Not disliking ourselves

22 Oct 2020

There is a lot written now in mental health articles about the importance of liking ourselves.

For some people like my former work colleague, she would answer the question , do you like yourself, with a, “Of course, why would I not like myself?”.

Despite struggling with depression and anxiety she has always liked her self. Even this year when her husband died and she found the grief overwhelming, she still liked herself.


Many of us are different and if we are depressed and struggling we do not like ourselves at all. We call ourselves names and get stuck in a box of negativity.

I have found liking myself to be hard at times, so recently I aim for not hating myself and not disliking myself. This doesn’t mean I like myself a lot, but I find that concept incredibly difficult, so I go for not disliking. This is not always easy. As a people pleaser I do not like myself when I am irritable or rude, when I cannot make decisions, when I do silly things.  I focus on bad choices I made many decades ago and end up really hating what I did.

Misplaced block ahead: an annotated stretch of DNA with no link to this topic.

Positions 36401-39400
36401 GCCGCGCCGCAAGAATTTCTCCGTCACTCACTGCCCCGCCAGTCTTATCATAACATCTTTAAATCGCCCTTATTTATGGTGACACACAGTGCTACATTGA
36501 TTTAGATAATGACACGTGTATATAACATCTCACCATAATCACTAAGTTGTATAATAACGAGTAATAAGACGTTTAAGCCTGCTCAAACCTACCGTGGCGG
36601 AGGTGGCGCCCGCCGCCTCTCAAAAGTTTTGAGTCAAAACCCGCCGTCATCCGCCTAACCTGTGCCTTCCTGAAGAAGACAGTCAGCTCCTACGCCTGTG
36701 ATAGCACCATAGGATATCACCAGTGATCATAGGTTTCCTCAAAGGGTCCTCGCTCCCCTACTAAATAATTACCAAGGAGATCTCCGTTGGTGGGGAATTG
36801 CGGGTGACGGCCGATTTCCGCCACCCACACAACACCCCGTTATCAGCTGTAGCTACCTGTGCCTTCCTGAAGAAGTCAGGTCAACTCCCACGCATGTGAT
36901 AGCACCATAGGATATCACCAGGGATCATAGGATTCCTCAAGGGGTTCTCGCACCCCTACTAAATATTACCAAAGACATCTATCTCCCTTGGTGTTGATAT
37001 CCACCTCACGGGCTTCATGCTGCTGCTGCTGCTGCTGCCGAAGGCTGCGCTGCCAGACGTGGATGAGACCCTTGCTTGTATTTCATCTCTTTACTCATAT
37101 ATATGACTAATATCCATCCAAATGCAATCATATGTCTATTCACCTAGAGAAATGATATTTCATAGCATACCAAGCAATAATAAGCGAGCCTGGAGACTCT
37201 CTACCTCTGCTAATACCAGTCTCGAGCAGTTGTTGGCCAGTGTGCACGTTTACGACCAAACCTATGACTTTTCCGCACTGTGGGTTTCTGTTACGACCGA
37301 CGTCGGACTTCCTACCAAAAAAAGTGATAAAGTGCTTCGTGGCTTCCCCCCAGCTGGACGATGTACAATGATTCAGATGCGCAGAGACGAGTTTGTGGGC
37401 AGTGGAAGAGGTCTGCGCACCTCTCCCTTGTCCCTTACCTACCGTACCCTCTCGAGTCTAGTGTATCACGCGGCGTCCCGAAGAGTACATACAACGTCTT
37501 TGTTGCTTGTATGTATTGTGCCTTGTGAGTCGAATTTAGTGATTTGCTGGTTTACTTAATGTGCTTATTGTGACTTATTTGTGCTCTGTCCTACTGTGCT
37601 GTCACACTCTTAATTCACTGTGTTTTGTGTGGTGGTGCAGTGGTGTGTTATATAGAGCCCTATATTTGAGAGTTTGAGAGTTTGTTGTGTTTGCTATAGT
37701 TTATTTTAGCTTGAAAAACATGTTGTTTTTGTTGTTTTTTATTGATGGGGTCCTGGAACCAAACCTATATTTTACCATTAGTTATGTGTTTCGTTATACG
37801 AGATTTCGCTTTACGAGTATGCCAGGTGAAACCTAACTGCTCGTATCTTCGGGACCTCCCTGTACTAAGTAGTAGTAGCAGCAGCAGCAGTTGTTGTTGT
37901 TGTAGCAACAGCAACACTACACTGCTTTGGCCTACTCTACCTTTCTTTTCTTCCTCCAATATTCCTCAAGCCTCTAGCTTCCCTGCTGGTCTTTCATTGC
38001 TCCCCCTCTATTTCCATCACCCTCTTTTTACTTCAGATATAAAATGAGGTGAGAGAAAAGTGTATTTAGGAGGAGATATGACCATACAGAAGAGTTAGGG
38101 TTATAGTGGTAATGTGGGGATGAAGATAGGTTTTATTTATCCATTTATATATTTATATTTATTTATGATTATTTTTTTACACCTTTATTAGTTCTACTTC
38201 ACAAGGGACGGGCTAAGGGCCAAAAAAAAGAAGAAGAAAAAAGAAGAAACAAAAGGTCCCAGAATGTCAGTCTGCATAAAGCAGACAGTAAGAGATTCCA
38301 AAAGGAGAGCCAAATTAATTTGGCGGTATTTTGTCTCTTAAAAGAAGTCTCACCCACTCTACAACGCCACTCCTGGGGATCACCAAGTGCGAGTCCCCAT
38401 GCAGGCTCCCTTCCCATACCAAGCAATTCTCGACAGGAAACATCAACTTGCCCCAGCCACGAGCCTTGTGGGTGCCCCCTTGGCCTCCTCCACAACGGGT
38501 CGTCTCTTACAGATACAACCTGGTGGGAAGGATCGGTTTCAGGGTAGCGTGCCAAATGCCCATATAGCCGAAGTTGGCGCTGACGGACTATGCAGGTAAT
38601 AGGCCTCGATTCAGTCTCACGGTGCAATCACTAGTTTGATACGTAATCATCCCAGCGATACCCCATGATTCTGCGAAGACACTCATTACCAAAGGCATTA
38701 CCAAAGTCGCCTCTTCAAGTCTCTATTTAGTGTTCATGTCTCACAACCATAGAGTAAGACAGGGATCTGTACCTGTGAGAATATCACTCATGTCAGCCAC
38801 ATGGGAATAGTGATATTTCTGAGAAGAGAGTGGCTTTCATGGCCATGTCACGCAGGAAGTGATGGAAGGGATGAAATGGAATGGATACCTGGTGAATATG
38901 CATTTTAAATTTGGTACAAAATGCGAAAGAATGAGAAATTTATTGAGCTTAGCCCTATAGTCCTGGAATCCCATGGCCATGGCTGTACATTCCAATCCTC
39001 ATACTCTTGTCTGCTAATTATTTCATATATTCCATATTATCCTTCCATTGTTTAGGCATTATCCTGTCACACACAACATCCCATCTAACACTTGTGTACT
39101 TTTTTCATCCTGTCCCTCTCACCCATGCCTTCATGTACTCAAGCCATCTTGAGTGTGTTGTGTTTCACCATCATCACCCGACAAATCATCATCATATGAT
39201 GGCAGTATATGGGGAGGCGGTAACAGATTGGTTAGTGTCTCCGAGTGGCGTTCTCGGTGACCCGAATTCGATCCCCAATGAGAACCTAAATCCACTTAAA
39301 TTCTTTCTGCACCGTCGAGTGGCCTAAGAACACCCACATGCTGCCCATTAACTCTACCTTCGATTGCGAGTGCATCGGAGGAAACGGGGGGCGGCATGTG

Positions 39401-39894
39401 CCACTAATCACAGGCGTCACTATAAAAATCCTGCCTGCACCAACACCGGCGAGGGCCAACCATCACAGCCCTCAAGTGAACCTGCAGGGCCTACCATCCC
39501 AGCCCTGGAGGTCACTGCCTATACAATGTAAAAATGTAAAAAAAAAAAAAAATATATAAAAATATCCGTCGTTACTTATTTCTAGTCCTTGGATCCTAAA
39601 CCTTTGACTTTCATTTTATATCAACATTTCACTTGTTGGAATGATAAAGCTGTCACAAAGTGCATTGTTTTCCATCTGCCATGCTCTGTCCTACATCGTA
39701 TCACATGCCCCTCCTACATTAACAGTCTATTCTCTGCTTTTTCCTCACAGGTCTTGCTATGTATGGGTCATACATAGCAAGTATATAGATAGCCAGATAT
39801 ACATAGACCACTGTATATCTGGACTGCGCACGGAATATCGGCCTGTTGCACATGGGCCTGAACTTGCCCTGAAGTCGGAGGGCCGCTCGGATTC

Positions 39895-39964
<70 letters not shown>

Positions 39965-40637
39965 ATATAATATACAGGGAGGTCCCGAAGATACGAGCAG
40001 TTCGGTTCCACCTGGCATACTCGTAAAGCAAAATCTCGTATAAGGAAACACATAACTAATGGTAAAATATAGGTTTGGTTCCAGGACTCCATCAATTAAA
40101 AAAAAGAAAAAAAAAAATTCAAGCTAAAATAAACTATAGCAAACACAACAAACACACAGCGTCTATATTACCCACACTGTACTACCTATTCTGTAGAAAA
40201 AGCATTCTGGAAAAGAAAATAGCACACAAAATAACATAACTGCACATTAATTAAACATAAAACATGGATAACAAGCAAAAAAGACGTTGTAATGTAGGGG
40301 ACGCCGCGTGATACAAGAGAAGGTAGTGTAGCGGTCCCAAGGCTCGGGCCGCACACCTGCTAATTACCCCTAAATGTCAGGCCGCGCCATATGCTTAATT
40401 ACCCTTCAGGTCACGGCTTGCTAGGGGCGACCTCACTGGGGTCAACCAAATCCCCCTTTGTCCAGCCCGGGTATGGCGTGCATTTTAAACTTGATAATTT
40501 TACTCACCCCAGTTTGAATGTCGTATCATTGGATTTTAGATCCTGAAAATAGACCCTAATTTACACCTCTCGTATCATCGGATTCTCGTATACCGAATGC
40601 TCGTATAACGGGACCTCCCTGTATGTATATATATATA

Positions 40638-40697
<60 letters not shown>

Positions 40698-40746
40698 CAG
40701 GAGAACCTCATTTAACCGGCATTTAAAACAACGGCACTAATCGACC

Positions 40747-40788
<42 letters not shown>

When some people are very depressed, they only see the worst in themselves and loathe themselves even more. When asked to see something positive in themselves it makes them feel worse.

I acknowledge we all have times when we are extremely negative about ourselves and others but if we can change the strong self-hate for mild dislike, it may be s start.

I have no answers I am just starting a discussion to get Moodscoper’s to share their experiences. Maybe it does not matter to you if you like yourself or not. Are you like me that you focus on not disliking yourself rather than liking yourself.? Do you think there is too much attention on whether we like ourselves? Can you like yourself without being self-confident and vice versa?

I look forward to your contributions to this discussion.


A Moodscope member .

Thoughts on the above? Please feel free to post a comment below.

Moodscope members seek to support each other by sharing their experiences through this blog. Posts and comments on the blog are the personal views of Moodscope members, they are for informational purposes only and do not constitute medical advice.

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